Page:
A I wish I'd found one sooner! You can by the Chef'n peeler online here.



Sunday, 29 March 2015

What to cook when you don't want to cook!

Generally, despite my arthritis, I love to cook. However, every now and again I lose interest - maybe because I'm having a flare, maybe because the toddler has worn me out or, sometimes, just because I'm in a rut. On those days, I want to get something healthy and arthritis-friendly on the table as quickly as possible. Here are some of my favourites:

1. Thunder and lightning pasta - I *think* that this is a genuine Italian dish but regardless it makes and amazingly quick arthritis friendly supper and you probably have all the ingredients in your store cupboard. Simply cook and drain some pasta and then toss with cooked chickpeas (from a can), olive oil and garlic. 

2. Baked sweet potato - packed full of goodness and on the table in 5 minutes if  you have a microwave. You can read my suggested topping ideas here.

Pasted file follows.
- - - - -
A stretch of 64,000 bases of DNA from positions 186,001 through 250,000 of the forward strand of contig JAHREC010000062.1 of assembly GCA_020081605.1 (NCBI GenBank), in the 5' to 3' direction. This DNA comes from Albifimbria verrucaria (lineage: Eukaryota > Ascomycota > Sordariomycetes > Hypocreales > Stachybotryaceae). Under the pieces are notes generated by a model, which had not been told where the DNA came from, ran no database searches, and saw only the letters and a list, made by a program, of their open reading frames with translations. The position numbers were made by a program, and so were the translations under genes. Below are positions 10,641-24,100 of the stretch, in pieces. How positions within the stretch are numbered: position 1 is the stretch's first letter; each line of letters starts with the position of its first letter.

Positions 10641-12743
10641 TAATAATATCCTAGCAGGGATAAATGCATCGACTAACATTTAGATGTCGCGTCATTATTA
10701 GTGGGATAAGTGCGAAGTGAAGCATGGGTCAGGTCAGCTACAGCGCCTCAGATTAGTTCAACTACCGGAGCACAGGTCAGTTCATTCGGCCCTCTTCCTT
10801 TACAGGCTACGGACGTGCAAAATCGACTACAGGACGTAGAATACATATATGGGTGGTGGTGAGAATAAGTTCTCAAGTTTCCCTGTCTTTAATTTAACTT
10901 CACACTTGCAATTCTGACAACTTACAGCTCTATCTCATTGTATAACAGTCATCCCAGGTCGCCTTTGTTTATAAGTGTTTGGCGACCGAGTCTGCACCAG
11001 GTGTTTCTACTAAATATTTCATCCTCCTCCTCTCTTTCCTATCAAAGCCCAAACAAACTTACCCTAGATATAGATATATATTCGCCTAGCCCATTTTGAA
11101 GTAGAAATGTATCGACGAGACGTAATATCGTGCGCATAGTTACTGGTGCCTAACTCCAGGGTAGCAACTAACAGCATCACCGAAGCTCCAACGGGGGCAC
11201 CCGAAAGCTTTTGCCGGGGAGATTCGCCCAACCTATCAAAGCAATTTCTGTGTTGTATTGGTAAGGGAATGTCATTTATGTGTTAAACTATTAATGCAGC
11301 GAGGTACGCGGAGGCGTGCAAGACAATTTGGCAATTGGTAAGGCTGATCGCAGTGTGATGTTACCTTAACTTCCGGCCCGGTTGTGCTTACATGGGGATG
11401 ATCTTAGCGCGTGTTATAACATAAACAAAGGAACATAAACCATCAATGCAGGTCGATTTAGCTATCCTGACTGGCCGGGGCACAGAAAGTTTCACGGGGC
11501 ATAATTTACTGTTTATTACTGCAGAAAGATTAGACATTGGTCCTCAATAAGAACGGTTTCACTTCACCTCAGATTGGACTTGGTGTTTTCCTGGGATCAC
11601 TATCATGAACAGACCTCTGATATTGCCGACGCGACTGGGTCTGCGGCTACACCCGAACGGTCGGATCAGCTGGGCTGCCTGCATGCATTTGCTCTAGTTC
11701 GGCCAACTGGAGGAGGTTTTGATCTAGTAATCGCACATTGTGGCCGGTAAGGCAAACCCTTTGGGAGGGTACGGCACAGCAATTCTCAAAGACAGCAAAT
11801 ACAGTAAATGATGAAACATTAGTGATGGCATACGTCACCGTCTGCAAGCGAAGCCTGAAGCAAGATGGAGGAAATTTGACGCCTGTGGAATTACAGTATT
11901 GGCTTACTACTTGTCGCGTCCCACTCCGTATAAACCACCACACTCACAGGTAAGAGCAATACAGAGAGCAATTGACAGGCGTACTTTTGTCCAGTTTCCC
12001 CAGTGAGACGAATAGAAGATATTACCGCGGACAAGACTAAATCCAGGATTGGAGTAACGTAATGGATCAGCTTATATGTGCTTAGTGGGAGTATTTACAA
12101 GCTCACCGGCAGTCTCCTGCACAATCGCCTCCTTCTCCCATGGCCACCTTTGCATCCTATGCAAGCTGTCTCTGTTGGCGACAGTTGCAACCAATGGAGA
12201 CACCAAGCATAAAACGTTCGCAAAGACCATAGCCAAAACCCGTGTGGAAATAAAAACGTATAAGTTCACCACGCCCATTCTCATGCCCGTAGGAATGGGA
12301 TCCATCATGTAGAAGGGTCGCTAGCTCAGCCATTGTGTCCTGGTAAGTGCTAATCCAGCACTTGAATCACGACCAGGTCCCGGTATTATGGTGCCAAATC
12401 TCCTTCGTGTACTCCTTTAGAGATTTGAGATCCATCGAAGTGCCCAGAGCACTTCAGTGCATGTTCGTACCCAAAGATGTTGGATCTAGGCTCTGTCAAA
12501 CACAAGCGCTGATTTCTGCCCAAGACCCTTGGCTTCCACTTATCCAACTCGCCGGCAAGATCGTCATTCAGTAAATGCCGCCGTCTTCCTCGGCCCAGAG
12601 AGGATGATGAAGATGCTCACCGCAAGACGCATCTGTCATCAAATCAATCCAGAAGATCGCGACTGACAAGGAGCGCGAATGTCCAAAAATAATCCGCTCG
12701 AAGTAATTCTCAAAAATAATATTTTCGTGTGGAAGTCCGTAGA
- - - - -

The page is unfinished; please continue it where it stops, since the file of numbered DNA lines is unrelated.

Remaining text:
3. Pitta pizza - a wholemeal pizza smeared with tomato paste, sliced light mozzarella and topped with bits of torn pepper and basil. You can get this on the table faster than you can call for pizza delivery! If you have any jars of marinated peppers or artichokes then use these for the topping and it will be even tastier.

4. Steamed fish and rice - pop fish and vegetables like mangetout, sugarsnaps or green beans in a steaming basket over a pan of rice whilst it cooks. Try placing slices of ginger and spring onion on the fish and cooking the rice with a spoonful of coconut milk.

5. Pasta with raw tomato sauce - so quick, easy and healthy.It's a good recipe if people are coming over as it seems like a proper dinner but takes no longer to prepare than the time it takes the pasta to cook. Find the recipe here.

Those are my top five arthritis-friendly suppers - what are yours?

Tuesday, 10 March 2015

Arthritis Friendly Recipe: Easy Healthy Meat Loaf